I now know what it means what it means when someone says that something is like "music to my ears". The author's language, storytelling, and insights fed my mind in ways very similar to a beautiful song. My mind and my heart swirled into one as I listened to many of his brilliantly constructed sentences. It's not just a well-researched book on humanity, family, adversity, and courage. It is also an artistic masterpiece that touched my emotions and intellect. Seriously good audiobook.
Really enjoyed this. Solomon interweaves individuals personal stories within the context of the historical and social issues of many different conditions that separate a child's identity from their parents. Very thought provoking and moving at the same time without being preachy. You can't read this without coming away from it a changed person.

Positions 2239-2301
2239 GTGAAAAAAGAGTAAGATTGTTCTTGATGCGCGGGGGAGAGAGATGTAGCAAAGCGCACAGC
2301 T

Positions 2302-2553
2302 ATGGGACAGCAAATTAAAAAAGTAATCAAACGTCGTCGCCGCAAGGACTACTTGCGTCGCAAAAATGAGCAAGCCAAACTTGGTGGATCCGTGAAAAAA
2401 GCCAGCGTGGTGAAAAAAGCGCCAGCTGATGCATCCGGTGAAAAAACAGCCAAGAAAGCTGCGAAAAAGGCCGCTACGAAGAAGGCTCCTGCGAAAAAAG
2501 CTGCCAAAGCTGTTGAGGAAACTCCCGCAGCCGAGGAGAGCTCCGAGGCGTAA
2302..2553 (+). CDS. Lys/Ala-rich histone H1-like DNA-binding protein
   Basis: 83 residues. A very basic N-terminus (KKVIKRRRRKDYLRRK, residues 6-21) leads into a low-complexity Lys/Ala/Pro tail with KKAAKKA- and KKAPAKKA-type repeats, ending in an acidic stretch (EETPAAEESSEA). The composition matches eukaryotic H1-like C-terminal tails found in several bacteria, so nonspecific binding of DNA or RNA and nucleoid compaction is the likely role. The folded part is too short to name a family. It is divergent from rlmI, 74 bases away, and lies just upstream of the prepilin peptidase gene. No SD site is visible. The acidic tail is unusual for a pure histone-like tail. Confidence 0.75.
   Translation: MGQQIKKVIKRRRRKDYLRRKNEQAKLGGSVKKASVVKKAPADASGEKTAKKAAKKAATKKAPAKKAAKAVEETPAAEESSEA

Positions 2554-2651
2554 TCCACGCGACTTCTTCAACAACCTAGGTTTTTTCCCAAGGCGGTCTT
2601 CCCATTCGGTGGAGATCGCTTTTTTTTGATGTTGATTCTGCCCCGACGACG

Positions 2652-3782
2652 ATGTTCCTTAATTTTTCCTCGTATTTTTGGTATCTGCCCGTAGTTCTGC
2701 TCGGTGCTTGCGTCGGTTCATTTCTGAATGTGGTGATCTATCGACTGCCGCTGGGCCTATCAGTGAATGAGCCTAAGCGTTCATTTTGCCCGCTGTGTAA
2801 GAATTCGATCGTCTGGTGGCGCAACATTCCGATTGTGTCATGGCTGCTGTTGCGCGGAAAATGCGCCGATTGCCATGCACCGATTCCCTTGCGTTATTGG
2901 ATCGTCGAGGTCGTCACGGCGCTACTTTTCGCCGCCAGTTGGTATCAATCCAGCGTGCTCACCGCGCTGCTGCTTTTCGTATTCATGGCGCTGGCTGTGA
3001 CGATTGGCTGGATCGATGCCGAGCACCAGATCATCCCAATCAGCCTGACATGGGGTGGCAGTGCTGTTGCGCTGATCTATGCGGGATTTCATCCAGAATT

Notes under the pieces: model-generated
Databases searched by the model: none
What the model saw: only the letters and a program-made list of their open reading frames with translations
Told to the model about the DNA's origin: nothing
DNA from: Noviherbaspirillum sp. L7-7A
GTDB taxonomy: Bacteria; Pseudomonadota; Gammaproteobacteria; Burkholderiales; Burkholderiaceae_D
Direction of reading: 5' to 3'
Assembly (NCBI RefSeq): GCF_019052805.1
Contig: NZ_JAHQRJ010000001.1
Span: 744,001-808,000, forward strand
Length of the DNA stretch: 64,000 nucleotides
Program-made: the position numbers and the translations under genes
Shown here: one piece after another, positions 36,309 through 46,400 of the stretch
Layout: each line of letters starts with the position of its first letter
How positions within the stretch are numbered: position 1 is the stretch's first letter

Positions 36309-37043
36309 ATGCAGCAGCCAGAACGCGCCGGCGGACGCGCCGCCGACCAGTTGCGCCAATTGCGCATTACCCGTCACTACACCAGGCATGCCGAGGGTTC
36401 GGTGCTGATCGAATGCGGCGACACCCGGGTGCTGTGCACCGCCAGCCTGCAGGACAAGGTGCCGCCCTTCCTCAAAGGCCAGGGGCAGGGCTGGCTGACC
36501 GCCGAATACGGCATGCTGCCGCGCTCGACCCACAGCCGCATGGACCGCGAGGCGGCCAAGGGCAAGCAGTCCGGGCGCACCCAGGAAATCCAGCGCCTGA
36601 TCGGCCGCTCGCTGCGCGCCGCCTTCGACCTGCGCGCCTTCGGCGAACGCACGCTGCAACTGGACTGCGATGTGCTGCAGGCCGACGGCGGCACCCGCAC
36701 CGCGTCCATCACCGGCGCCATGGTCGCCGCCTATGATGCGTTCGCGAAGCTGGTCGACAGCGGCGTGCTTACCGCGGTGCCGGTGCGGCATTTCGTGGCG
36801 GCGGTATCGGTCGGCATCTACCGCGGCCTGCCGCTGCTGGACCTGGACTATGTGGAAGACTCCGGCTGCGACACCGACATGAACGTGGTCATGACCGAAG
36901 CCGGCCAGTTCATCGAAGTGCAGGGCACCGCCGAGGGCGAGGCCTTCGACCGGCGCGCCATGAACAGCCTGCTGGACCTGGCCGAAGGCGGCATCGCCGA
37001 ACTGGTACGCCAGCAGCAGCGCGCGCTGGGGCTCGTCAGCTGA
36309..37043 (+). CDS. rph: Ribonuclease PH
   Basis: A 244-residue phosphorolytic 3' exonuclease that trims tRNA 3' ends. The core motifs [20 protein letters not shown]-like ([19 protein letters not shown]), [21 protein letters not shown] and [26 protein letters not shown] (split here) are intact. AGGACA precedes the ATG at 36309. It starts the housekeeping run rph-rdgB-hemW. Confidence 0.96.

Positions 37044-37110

If every person in America read this book thoughtfully, we would see far reaching positive repercussions. Solomon delves into hundreds of lives and describes how they manage the lot they were given. He knew each family personally for years as he compiled the book. It is a long book, but the quickest way to appreciate the human experience, central to which is parenting.
I bought this book immediately after watching a TED talk the Author did. If you see the talk, it is easy to gauge the tone of the book and Andrew Solomon's exhaustive research and empathy for the people it is about.
This is not an easy read, children suffering incurable mental and physical illnesses and the exhaustive work of there parents sometimes with no hope of any light at the end of the tunnel is what your in for. Be warned